Although a crucial and intricately-crafted work of Arabic literature, al-Harīrī’s “Maqāmāt” –– set in the medieval Middle East –– is lesser known to the non-Arab speaking world. This is, in part, because many English-speaking writers have difficulty translating the linguistic intricacy and genius al-Harīrī’s “Maqāmāt” articulates. “Impostures,” as constructed by Michael Cooperson, is a new take at translating this historically and culturally-significant masterpiece.
The narrator of al-Harīrī’s “Maqāmāt,” al-Ḥārith ibn Hammām, a well-intentioned and naive traveler repeatedly encounters a man by the name of Abū Zayd throughout each of the fifty tales. Abū Zayd is an “imposture” –– as the title of Cooperson’s interpretation suggests –– posing as a different and typically penniless individual in each tale. His eloquence and way with words often fools his audience, bringing him sustenance, admirers, and coinage. It is only al-Ḥārith who eventually recognizes this trickery, usually only after he himself is fooled. Abū Zayd disguises himself behind a variety of masquerades, sometimes pretending to be a holy man, blind beggar, or victim of homicide, in order to secure the (often monetary) support of his new-found followers. Al-Ḥārith rebukes Abū Zayd for his deceit, but still treats him as a close friend.
Abū Zayd has a facility of speech that many –– including Al-Ḥārith –– admire, justifying how Abū Zayd is able to continually woo his acquaintances before he suddenly deserts them. This gift resembles Al-Ḥarīrī”s own linguistic talent. His expert implementation of many different artistic techniques, such as palindromes and constrained writing (as explored in one particular imposture in which Abū Zayd must only use undotted-letters for every second word) is truly a feat to translate from its original Arabic.
Cooperson takes a unique approach to this language problem, employing a variety of literary styles across various periods of English literature. Interestingly, he also implements other non-conventional varieties of English such as Spanglish, Singlish (Singaporean English), and even 19th century swindler lingo. In some impostures, he draws on the difficulty in comprehending some dialects of English to convey the complexities of al-Ḥarīrī’s writings. Moreover, each stylistic interpretation that Cooperson provides –– which is distinct for each of the fifty impostures –– is intentionally picked with the purpose of portraying the defining features of each tale as it was originally designed in Arabic. Nonetheless, although Cooperson expertly designs and precisely executes these stylistic choices with an incredible display of linguistic and written control, there is almost too much infusion of other literary cultures and traditions in “Impostures.”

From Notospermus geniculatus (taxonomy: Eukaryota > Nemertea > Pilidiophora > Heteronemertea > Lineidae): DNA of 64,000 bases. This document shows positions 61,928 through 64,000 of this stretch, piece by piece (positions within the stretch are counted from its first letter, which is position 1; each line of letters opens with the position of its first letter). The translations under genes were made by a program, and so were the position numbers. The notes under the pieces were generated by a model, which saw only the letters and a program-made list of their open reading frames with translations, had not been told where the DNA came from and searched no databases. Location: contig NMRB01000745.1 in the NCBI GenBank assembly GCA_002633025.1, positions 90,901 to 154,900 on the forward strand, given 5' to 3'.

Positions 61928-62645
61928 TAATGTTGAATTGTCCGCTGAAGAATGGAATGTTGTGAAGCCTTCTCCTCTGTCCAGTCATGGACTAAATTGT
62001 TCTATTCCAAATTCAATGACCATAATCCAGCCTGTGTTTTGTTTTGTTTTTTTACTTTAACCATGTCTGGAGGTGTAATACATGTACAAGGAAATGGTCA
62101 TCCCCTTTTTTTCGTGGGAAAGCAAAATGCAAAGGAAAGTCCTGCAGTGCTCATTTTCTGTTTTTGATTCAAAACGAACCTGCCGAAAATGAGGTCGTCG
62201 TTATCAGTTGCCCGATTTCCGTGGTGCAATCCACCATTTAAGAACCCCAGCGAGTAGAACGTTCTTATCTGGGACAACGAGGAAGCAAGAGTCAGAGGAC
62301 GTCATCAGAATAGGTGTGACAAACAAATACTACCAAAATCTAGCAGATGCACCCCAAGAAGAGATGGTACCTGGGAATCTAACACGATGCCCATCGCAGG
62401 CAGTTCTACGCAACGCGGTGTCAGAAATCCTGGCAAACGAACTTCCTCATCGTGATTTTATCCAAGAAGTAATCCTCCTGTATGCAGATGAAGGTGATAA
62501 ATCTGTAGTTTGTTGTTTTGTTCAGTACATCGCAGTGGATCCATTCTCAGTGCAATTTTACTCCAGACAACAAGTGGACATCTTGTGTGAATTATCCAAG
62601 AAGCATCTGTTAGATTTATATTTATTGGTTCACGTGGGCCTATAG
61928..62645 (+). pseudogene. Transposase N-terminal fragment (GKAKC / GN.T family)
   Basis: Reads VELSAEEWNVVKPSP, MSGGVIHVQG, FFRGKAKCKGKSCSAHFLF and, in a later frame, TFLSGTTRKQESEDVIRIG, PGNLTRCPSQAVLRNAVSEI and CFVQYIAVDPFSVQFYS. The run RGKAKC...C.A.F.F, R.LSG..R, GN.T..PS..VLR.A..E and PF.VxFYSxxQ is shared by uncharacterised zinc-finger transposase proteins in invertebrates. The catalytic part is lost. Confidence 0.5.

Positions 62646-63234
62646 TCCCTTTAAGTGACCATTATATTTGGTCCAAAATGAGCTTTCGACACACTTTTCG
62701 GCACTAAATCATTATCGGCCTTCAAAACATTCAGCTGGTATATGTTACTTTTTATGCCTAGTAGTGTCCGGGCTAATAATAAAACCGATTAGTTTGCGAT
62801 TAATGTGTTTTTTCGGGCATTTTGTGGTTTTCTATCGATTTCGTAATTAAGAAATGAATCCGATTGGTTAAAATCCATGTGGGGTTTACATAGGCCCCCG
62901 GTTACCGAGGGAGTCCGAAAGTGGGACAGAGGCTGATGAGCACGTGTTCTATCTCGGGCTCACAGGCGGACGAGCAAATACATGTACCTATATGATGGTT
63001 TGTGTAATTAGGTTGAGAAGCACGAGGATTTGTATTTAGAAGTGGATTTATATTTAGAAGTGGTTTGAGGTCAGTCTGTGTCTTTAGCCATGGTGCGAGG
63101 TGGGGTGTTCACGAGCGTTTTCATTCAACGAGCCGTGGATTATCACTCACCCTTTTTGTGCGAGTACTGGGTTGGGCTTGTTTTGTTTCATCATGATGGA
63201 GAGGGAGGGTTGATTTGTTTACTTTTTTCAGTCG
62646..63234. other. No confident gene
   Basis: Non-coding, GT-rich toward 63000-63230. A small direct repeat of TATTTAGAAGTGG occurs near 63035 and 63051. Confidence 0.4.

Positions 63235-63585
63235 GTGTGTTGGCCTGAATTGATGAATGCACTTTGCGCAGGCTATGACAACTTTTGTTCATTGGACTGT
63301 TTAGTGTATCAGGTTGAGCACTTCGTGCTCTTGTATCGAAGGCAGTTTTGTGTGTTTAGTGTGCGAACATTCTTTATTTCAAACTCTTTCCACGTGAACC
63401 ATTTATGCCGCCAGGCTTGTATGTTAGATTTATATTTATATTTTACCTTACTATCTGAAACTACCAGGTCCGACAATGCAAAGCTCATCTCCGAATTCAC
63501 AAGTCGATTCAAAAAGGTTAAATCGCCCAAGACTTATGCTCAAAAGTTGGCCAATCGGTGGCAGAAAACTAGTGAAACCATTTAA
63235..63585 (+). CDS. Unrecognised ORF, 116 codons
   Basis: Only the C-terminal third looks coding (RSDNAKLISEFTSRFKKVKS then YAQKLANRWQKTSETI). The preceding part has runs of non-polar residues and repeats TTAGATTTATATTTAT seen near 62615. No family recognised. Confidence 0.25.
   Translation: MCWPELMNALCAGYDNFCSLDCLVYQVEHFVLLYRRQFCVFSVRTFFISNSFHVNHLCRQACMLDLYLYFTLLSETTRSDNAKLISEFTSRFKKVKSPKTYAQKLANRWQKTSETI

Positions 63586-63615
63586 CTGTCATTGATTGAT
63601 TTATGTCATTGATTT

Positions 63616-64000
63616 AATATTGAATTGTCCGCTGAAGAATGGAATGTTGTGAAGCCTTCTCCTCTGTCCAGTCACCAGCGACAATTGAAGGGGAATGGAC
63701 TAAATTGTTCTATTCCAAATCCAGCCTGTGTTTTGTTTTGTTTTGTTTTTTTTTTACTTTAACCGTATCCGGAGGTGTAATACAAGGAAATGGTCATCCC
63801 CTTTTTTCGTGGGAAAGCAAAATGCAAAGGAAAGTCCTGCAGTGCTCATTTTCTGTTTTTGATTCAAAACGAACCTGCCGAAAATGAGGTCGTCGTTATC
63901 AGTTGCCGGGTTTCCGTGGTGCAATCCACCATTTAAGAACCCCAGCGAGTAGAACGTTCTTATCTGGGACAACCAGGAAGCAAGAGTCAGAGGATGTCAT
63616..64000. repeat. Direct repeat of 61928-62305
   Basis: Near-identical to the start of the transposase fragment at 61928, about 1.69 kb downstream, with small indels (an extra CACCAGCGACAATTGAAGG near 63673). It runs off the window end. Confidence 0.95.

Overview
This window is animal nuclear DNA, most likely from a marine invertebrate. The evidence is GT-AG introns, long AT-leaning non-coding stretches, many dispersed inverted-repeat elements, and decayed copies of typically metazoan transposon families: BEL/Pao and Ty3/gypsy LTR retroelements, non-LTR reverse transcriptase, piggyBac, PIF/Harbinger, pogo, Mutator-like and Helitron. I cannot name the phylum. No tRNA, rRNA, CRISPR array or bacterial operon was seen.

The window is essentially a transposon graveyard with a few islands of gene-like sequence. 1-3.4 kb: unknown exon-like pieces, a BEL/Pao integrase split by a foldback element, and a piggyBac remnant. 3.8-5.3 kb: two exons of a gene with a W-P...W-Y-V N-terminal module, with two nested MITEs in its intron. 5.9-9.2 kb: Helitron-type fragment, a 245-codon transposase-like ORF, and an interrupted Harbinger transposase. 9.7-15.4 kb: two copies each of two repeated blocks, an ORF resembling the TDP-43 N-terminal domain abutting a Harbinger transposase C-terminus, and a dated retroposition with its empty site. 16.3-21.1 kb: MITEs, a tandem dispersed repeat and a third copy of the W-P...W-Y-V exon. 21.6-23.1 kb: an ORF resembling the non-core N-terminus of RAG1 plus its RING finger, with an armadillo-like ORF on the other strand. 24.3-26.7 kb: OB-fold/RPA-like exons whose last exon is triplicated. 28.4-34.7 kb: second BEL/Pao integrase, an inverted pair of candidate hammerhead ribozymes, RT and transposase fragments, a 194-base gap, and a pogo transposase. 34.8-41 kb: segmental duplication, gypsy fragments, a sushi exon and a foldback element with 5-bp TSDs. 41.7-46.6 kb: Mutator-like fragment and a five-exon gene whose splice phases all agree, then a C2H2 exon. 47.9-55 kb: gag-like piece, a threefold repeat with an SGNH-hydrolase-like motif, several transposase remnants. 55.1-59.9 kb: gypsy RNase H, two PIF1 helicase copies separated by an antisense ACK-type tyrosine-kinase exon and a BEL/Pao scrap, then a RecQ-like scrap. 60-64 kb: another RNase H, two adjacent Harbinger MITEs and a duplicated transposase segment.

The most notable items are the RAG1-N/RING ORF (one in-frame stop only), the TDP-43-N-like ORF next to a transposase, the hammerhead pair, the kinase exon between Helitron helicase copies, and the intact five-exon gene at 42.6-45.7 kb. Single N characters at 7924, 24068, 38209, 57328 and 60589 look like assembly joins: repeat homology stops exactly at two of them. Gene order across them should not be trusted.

The use of such a diverse variety of literary styles takes away from the original translation of this work of art. Although it is impossible to exactly render the precise meaning that al-Ḥarīrī intended to communicate, particularly without using the specific literary devices as originally articulated in the Arabic language, by taking from different literary traditions not related to those of the original writing, Cooperson places “Impostures” in a completely different context, leaving some readers confused. For example, by composing Imposture 10 in the style of Chaucer’s “Canterbury Tales,” the tale takes on a Middle English sentiment that was not intended in the original “Maqāmāt.”
Although this can be especially disorienting for readers less familiar with Arabic and English literature from these periods, not all of the original meaning is lost in Cooperson’s translation. He is skilled at portraying the general significance and sentiment that each tale means to manifest in a unique manner that leaves readers perplexed. It is not an easy task to interpret the intricate complexities of another language that derives from a completely different culture, religion, and custom. However, Cooperson does a more than adequate job of attempting to bridge that gap.
—Staff writer Angelina V. Shoemaker can be reached at firstname.lastname@example.org.